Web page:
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How Pope Francis Challenges the Right (and Left)

A consensus has emerged since Pope Francis issued his very first “apostolic exhortation”: this is the most liberal pontiff since Pope John XXIII ushered in the ecclesiastical reforms of Vatican II.

I exaggerate, slightly. But after Rush Limbaugh characterized his exhortation as “just pure Marxism,” the die was cast. This impression was deepened even further last month after an Italian newspaper published an interview with the pontiff in which he indirectly responded to Limbaugh. When asked about the “ultraconservative” outcry, Francis told Turin’s La Stampa that, “The Marxist ideology is wrong. But I have met many Marxists in my life who are good people, so I don’t feel offended.”

He continued:

There is nothing in the Exhortation that cannot be found in the social Doctrine of the Church. I wasn’t speaking from a technical point of view, what I was trying to do was to give a picture of what is going on. The only specific quote I used was the one regarding the “trickle-down theories” which assume that economic growth, encouraged by a free market, will inevitably succeed in bringing about greater justice and social inclusiveness in the world. The promise was that when the glass was full, it would overflow, benefiting the poor. But what happens instead, is that when the glass is full, it magically gets bigger nothing ever comes out for the poor. This was the only reference to a specific theory. I was not, I repeat, speaking from a technical point of view but according to the Church’s social doctrine. This does not mean being a Marxist.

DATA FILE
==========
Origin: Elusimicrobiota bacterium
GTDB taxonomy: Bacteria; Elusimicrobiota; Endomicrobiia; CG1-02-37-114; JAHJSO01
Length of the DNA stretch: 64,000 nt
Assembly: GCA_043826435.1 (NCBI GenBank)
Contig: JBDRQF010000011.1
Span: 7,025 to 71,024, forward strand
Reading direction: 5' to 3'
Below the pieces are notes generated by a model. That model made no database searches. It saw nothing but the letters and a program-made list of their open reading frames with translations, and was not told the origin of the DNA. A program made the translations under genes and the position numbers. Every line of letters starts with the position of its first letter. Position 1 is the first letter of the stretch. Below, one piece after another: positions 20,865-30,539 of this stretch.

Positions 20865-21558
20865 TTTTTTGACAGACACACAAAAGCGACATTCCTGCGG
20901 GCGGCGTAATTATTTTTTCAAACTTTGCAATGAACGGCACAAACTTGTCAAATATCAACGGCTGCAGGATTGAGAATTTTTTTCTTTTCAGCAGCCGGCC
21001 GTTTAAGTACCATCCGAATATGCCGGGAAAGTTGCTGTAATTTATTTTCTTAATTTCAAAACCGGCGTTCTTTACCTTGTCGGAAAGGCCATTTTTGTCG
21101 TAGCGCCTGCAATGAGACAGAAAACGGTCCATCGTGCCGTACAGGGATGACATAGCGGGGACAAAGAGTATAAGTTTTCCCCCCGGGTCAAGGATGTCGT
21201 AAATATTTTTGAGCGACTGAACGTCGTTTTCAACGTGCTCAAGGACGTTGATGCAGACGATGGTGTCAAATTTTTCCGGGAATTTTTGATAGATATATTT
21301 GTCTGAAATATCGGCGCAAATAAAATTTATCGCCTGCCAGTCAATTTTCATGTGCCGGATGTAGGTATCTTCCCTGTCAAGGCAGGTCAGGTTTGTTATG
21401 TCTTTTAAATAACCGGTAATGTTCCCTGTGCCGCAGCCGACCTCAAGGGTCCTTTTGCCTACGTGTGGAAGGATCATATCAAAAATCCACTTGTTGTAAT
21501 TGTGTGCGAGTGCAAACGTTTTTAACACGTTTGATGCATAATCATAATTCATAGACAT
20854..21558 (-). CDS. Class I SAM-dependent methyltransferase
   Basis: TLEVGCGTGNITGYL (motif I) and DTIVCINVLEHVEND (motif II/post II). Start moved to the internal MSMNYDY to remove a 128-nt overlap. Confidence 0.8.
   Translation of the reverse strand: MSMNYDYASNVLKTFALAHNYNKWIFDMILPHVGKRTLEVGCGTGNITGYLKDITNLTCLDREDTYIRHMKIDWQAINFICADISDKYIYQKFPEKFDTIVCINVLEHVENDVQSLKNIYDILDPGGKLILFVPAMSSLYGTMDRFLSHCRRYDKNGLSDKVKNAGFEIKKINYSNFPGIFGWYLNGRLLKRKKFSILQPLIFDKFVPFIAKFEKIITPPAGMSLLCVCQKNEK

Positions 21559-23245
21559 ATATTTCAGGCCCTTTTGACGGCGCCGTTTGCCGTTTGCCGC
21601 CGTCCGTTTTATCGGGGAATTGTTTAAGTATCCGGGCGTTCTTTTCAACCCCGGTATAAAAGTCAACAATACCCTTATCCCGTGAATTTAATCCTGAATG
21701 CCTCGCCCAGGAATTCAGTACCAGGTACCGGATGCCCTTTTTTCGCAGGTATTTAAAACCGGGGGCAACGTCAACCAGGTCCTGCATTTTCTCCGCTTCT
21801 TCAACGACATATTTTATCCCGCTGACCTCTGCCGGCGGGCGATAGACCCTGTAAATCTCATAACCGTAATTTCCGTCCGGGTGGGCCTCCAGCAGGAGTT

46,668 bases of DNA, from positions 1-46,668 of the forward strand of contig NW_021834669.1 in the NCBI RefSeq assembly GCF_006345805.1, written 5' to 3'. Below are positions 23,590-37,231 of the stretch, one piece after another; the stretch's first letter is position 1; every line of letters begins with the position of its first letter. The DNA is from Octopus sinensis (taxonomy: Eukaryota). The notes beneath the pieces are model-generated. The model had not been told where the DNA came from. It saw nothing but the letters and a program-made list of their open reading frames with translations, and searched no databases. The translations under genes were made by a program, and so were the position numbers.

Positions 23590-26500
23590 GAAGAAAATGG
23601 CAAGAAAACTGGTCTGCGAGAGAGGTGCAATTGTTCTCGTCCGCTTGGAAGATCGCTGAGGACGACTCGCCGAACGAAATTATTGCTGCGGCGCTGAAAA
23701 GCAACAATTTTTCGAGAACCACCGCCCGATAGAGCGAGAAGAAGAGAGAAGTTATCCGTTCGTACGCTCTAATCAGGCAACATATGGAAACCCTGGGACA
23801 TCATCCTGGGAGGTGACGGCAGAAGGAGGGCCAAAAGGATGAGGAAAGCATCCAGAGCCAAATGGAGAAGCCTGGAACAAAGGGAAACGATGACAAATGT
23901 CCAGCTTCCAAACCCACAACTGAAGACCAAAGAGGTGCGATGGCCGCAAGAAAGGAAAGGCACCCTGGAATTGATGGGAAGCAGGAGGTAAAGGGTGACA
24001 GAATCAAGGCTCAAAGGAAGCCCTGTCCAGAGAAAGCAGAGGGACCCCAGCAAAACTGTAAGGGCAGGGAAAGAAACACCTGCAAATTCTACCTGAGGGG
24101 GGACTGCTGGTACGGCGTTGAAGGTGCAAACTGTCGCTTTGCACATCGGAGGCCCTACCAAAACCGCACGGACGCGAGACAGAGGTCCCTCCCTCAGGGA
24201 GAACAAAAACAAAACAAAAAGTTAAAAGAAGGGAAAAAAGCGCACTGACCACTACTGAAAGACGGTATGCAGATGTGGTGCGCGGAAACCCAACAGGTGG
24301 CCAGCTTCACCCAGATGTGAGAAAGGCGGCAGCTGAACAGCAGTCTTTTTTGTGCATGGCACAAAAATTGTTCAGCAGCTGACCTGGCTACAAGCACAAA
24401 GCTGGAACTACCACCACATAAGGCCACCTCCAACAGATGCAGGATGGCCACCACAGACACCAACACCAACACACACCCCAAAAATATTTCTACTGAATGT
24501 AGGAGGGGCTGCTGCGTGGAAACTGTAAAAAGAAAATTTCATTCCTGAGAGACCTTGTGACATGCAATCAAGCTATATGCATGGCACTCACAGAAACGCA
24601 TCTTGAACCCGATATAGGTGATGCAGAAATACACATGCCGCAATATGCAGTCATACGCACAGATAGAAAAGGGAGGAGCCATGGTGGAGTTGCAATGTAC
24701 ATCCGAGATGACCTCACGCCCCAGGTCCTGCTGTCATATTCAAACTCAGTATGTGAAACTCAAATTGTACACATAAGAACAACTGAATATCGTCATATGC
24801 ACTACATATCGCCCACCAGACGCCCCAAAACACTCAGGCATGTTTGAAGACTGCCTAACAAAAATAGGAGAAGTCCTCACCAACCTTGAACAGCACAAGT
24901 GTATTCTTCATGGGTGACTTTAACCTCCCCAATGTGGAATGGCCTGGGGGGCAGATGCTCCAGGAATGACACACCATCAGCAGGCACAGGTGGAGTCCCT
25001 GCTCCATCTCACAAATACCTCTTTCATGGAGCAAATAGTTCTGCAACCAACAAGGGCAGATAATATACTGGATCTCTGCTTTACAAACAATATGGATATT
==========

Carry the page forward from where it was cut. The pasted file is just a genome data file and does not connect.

So while the “ultraconservatives” in this country are gnashing their teeth over the pope’s “Marxist” exhortation, Francis is reminding us of what classical conservatism looks like. Pointing out that the economy is not doing what powerful people have long said it would doesn’t make you a Marxist. Pointing out capitalism’s destructive tendencies, however, especially with respect to the most vulnerable around the world, just might make you a conservative.

Institutional Christianity has always been concerned about poverty and other faceless forces of dehumanization. In a sense, by making the distinction between Marxism and Catholic social doctrine, the pope is challenging American conservatives (as represented by Limbaugh & Co.) to expand their moral horizons. If they can’t, then their conservatism, however much it aims to provoke moral outrage, is exposed as being merely good for business.

Stressing the church’s social doctrine provides a vocabulary by which conservatives can talk about the socioeconomic causes of evil without slipping into secularism. Evil isn’t only a spiritual phenomenon, the pope writes. It begins as a social one. The solution is reform of the system. “The toleration of evil, which is injustice, tends to expand its baneful influence and quietly to undermine any political and social system, no matter how solid it may appear.” Moreover, “an evil embedded in the structures of a society has a constant potential for disintegration and death. It is evil crystallized in unjust social structures, which cannot be the basis of hope for a better future.”